Most questions answered

"When people score runs, it solves a lot of problems." Rahul Dravid's forthright assertion at the end of the opening game against West Indies at Nagpur summed up India's series, one which they began with several questions and ended with most answered. The margin of victory (3-1) conveys their dominance and it was mainly the shocking middle-order collapse at Chennai that prevented a clean sweep.

India returned from South Africa a destroyed one-day side and the home series offered a chance to get things back on track by finding answers to the various questions the team composition posed. We look at the crucial issues:

The openers: The opening combination was kaput - Sachin Tendulkar out of sorts, Virender Sehwag struggling and Wasim Jaffer not being able to make the cut - and that was having a knock-on effect on the middle order. All it required was some tweaking and fine-tuning and India were away. Sehwag was dropped, Tendulkar pushed down the order. Sourav Ganguly returned in fine style and the tyros who opened with him - Robin Uthappa and Gautam Gambhir - seized one chance apiece.

Gambhir's series was illustrative of his career - confidence at Nagpur, misjudgement, maybe even misfortune, at Cuttack, and sloppiness at Chennai. He could have eyed the reserve-opener slot for the World Cup but Sehwag's imminent return makes it an extremely long shot because Uthappa might just have upstaged him for that berth. His 41-ball 70 will be hard to match for its sheer impact, with crisply struck swats clattering into the boundary hoardings. The jury is still out on his technique -sophisticated slogger or adept thumper? - but this isn't the time for such philosophical questions.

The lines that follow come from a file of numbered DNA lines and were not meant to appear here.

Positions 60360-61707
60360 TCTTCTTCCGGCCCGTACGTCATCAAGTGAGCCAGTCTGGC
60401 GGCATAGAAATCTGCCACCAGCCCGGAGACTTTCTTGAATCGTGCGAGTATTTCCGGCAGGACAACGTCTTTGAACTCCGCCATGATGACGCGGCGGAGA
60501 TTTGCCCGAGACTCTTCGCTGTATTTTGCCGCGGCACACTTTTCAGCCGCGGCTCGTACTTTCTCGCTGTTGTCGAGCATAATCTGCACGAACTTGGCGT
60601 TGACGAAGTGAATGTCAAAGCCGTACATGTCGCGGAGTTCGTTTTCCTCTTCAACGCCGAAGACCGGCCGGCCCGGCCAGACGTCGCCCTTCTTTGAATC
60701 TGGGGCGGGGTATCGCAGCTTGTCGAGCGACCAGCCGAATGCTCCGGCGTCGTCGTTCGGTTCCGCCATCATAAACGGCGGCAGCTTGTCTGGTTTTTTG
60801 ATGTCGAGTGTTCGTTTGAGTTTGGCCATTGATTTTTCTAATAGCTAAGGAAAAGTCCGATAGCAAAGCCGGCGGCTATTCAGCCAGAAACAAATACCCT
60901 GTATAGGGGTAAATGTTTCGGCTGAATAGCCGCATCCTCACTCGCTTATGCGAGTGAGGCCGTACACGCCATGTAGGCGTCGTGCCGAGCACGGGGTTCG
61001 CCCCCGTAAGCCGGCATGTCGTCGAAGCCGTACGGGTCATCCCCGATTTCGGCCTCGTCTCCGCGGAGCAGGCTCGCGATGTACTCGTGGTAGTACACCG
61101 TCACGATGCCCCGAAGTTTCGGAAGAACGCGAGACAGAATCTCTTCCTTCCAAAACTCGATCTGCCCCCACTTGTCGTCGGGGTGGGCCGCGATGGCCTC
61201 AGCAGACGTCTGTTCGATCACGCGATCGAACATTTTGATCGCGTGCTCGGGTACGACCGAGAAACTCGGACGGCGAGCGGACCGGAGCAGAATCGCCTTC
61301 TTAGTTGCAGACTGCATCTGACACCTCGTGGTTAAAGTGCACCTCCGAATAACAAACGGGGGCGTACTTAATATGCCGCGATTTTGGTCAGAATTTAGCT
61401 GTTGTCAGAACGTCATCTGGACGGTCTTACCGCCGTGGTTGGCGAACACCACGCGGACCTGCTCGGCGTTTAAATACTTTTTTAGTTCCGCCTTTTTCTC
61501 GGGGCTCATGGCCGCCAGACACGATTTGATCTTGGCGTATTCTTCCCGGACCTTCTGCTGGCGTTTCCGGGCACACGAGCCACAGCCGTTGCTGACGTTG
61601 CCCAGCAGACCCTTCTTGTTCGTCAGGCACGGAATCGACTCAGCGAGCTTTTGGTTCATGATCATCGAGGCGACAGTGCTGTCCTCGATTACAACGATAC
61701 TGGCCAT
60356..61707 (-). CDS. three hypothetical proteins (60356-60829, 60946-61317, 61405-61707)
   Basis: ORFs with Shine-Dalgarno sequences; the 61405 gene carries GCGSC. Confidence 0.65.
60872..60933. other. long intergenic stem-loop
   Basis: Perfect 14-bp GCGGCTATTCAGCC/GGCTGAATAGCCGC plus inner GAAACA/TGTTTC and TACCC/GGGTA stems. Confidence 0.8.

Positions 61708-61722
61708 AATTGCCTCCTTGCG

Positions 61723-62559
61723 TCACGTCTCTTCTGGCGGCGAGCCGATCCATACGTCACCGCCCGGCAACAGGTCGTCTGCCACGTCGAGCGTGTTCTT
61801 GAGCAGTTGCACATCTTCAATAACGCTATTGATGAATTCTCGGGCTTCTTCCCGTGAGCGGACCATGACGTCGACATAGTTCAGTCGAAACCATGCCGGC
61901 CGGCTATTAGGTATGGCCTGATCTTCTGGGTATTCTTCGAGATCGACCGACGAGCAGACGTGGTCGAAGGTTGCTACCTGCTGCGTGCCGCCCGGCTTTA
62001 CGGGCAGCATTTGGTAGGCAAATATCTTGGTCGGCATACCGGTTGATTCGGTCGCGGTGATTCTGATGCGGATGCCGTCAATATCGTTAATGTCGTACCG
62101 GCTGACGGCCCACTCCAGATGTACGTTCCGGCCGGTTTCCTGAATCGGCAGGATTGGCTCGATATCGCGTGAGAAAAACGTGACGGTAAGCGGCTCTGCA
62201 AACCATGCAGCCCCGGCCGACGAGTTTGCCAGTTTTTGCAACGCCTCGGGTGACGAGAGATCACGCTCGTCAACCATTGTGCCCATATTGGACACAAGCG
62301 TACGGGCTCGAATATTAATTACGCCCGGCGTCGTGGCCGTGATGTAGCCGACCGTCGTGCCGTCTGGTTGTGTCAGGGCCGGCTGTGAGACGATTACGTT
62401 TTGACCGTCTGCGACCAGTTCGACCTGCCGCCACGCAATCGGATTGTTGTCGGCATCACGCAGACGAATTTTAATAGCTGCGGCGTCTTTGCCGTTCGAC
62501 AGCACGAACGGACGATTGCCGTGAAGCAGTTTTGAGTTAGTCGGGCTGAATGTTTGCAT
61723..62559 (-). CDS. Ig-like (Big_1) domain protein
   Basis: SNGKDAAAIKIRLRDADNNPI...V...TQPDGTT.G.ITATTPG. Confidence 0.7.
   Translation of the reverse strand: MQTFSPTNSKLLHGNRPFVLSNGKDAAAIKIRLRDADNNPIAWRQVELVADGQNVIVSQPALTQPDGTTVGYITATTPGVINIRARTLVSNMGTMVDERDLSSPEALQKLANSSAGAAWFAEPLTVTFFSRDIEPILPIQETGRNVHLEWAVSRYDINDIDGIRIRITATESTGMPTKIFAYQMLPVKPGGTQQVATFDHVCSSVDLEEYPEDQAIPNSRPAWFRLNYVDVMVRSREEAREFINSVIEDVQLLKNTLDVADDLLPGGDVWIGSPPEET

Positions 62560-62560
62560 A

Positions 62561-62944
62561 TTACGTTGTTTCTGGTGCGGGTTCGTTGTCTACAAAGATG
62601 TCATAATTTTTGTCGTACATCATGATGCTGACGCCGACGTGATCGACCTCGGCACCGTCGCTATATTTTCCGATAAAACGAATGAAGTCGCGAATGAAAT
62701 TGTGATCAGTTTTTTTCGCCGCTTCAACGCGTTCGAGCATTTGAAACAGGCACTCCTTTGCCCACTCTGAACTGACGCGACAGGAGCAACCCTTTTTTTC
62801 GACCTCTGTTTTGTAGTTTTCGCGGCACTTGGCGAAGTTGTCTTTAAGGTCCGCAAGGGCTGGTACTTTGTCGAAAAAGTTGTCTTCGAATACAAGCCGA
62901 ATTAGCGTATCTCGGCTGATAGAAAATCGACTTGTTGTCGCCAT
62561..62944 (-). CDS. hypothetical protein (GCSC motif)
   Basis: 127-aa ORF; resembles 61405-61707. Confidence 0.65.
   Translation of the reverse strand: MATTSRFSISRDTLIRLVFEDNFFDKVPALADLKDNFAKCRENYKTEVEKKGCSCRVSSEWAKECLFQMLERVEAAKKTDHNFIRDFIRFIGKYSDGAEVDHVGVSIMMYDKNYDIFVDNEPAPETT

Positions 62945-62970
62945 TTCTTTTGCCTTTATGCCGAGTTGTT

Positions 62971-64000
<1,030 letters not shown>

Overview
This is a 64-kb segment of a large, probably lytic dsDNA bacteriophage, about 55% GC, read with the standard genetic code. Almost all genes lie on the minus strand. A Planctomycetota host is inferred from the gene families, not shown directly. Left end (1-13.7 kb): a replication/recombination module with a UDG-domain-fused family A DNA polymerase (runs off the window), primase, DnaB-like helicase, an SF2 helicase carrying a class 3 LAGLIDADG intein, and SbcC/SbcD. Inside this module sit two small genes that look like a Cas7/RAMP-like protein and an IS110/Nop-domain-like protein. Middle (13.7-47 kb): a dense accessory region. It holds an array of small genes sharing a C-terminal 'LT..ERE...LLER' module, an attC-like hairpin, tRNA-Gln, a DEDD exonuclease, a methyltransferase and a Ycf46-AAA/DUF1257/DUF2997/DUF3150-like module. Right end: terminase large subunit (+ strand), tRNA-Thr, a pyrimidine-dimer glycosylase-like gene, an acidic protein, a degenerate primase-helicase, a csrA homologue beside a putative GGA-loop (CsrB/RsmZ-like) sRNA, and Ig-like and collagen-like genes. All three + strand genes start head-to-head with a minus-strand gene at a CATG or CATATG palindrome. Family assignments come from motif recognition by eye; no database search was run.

Uthappa has amassed 854 runs in seven games in a bowler-dominated Ranji Trophy - significantly, three of his hundreds were on the first morning of games - and done enough, one might say, in the ODIs to deserve a spot. He needs to cash in on the starts he's got - in Chennai he gave it away when in the zone, in Vadodara he tried a cute glide to one that lifted from a good length - but he's an explosive talent and must be persisted with.

The middle order: India still don't know how well equipped they are in run-chases. Brian Lara chose to field on three occasions and Dravid decided to bat at Cuttack, the only venue where he won the toss. But Tendulkar shepherding in the middle order provides an element of calm. His hundred at Vadodara was a fine mix of strike-rotation and acceleration, giving India exactly what they missed over the last few months - consolidation followed by the final kick.

Word is that Virender Sehwag, likely to return for the Sri Lanka series, will bat in the middle order and, along with the impressive Dinesh Karthik and destructive Mahendra Singh Dhoni, provide the much-needed firepower at the death.

If Sehwag is indeed tried out in the middle order then he may have to compete with Dinesh Karthik for a place. Sehwag provides the offspin option but Karthik's agility, in a side that's loaded with weak fielders, will be impossible to ignore. And where does this leave Suresh Raina, who squandered his only chance at Chennai? India's ideal 12th man but whether fielding alone is enough for a spot remains to be seen.

The allrounder: This is one slot that doesn't seem to have any takers - Joginder Sharma muffed his chance at Cuttack, reckless with the bat and listless with the ball. Ramesh Powar, till recently a handy domestic allrounder, seized his chance with the ball, in his only opportunity at Cuttack, but his batting seems to have fallen away (and he doesn't have fielding to fall back on). He would anyway struggle to make the World Cup squad, with India almost set on picking two specialist spinners and the part-timers being slow bowlers as well. Irfan Pathan, lackluster in his only appearance at Vadodara, looks the ideal one to step into the No.7 void, provided he regains some sort of bowling rhythm.

Unanswered questions: What does one expect against Sri Lanka? The main question over the bowling is the choice between the erratic Sreesanth and the fragile Munaf Patel, with only one of them likely to be picked for the West Indies, and there's still a doubt over Pathan's rhythm. Yuvraj Singh hasn't done much with the bat since his return from injury and India will hope that the few remaining wrinkles are ironed over during the last lap of their World Cup preparations.

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